Silicone compression molding factory

Posted on Wednesday, September 30th, 2015 in Global Geek, Shenzhen by DP

In this video Dangerous Prototypes and Pax Instruments visit a silicone molding factory in Shenzhen, China:

We recently visited a silicone compression molding factory with our friends at Dangerous Prototypes. This is the same technology used for making our silicone keypads for the T400 temperature datalogger.
I put together a short video showing the overall process. The process begins by mixing a base material with colorant using a roller machine similar to a pasta maker. Then chunks of the material are placed in a mold, which then enters a press. The silicone is compressed and takes the shape of the mold. The mold is then heated and the material cures in a few minutes.

More details at Pax Instruments site.

This entry was posted on Wednesday, September 30th, 2015 at 11:00 am and is filed under Global Geek, Shenzhen. You can follow any responses to this entry through the RSS 2.0 feed. You can skip to the end and leave a response. Pinging is currently not allowed.

9 Responses to “Silicone compression molding factory”

  1. Grubi says:

    Good one :) Show the electronics behind those toys it is much more interesting.

  2. KH says:

    Awesome! Great vid. I think materials is just as interesting as electronics. So many modern materials to learn about… Wouldn’t it be great if your local maker shoppe has a bucket of uncured silicone rubber just ready to turn all your rubbery ideas into fruitation? :-P

  3. Charles Pax says:

    That was a super fun trip. It was great learning a bit more about this technology, so I can better use it in the future. it actually turns out compression molding is suitable for more than just dildos and keypads. I may use this technology to produce the T400 enclosures in a material with the same hardness as ABS. This may save thousands of dollars if I don’t have to do injection molding. Thanks, guys! :-)

  4. Chuckz says:

    How much do they really cost to build? To me it looks to be mostly profit.

    • KH says:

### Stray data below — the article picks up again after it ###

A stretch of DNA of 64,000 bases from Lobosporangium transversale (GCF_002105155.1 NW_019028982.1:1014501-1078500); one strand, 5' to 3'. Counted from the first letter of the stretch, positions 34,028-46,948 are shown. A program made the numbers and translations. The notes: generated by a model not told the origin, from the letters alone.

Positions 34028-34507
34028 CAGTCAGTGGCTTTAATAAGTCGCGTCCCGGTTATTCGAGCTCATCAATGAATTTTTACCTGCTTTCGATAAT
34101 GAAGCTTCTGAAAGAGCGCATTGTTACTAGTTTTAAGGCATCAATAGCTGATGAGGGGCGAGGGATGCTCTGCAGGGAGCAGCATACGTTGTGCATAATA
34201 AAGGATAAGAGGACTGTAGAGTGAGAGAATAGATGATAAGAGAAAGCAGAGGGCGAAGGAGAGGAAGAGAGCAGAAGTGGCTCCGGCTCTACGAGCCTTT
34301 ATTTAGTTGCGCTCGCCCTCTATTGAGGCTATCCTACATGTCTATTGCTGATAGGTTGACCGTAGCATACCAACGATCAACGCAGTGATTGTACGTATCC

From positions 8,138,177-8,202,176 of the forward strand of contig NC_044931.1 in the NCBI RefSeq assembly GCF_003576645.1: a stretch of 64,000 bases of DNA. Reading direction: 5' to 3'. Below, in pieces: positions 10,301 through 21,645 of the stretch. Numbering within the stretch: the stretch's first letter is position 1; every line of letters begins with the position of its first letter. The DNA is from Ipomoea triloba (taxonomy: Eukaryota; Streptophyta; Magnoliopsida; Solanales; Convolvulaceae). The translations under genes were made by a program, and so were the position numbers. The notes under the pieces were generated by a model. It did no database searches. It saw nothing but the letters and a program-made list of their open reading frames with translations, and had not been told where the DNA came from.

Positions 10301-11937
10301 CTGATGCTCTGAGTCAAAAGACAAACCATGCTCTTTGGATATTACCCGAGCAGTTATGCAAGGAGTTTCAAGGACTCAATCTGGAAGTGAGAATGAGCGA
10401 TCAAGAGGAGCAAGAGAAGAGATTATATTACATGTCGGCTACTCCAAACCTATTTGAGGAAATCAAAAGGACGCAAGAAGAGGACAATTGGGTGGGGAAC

Exactly. That is why it’s high time we learn to make silicone rubber items in maker shoppes…

    • Baldor says:

      The real cost is the tooling, not the materials. A mould is expensive to build.

      • KH says:

        But it would be interesting to see if there are DIY attempts on this anywhere in the world… I would be very interested in news of such endeavours.
        Human ingenuity can sometimes be pretty remarkable, so I would not totally discount the possibility.
        So-so DIY quality obviously would not be suitable for toys *ahem* such as those above, but might be good enough for button panels, or skin for your Terminator robot arm.

      • ian says:

        A compression mold is significantly cheaper than an injection mold. A factor of 5 or 6. Compression molds can be made for ~$1200, while an injection mold starts ~$4000.

        At this factory the boss showed us prototype molds he said cost 200RMB (~$33). I tried for weeks to get him to explain the limitations for using that, but he never made it clear. I suspect he may have exaggerated a bit.

        However, we also saw some very ridged plastic looking stuff he said was compression molded as well. Later this week or next week we’ll go check out that factory.

        Makers, Hackers, Startups, etc all want the injection molding tooling stamp on their passports, but if compression molding can give a workable widget for tons less I think it is worth researching more.

      • Baldor says:

        For very short runs, you can get away with a simple aluminium mold. The cost is vastly reduced since the main cost of building a mold is time, not materials, and you can work with aluminium a lot faster than with hardened steel. But durability and surface finish are greatly reduced. Any decent 3axis CNC mill, and a decent drill press to dril the heating circuit and you are almost done. The construction of a prototipe is posible for some hackerspaces. Of course, forget complexity.

        Then you need to find somebody to press the parts for you. Again, the main cost will be time. They will bill you a fixed fee for asembling and disasembly the mold in the press, and all the preparations necesary for your run. The actual run time and materials will be lesser of the costs.

        So, if you want a 100 parts run, with a part price of maybe 30$ part, it’s doable.

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